We investigate the implications of providing loan officers with a nonlinear compensation structure that rewards loan volume and penalizes poor performance. Using a unique data set provided by a large international commercial bank, we examine the main activities that loan officers perform: loan prospecting, screening, and monitoring. We find that when loan officers are at risk of losing their bonuses, they increase prospecting and monitoring. We further show that loan officers adjust their behavior more toward the end of the month when bonus payments are approaching. These effects are more pronounced for loan officers with longer tenures at the bank.

Publikation lesen

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Foreign Ownership, Bank Information Environments, and the International Mobility of Corporate Governance

Yiwei Fang Iftekhar Hasan Woon Sau Leung Qingwei Wang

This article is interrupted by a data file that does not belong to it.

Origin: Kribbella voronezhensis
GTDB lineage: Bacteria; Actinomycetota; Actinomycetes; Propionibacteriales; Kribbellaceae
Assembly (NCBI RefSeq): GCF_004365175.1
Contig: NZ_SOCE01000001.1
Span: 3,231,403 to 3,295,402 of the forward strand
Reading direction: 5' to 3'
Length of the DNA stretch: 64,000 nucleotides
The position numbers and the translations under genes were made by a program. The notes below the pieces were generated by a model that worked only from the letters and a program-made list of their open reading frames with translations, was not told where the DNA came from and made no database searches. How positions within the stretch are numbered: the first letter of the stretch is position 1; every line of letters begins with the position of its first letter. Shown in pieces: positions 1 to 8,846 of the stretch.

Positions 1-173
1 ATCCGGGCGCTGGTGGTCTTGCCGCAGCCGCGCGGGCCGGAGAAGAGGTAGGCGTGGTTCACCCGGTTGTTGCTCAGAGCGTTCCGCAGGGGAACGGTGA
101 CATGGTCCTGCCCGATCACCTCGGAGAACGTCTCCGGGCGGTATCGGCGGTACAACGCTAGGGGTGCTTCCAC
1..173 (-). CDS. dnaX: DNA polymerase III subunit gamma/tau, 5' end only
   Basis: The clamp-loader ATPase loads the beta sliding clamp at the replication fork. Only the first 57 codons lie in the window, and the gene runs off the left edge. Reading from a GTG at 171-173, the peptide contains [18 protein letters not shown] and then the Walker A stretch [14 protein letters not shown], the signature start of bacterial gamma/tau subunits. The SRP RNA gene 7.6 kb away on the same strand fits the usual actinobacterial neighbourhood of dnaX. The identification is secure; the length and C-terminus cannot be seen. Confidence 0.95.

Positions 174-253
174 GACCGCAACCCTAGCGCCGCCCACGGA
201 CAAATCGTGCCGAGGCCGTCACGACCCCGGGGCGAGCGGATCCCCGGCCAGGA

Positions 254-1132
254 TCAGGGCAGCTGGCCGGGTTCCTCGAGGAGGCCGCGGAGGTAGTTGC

in: Journal of International Business Studies, im Erscheinen

Abstract

This paper investigates how foreign ownership shapes bank information environments. Using a sample of listed banks from 60 countries over 1997–2012, we show that foreign ownership is significantly associated with greater (lower) informativeness (synchronicity) in bank stock prices. We also find that stock returns of foreign-owned banks reflect more information about future earnings. In addition, the positive association between price informativeness and foreign ownership is stronger for foreign-owned banks in countries with stronger governance, stronger banking supervision, and lower monitoring costs. Overall, our evidence suggests that foreign ownership reduces bank opacity by exporting governance, yielding important implications for regulators and governments.

Publikation lesen

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Finance and Wealth Inequality

Iftekhar Hasan Roman Horvath Jan Mares

in: Journal of International Money and Finance, im Erscheinen

Publikation lesen

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Cross-border Transmission of Emergency Liquidity

Thomas Kick Michael Koetter Manuela Storz

in: Journal of Banking & Finance, im Erscheinen

Abstract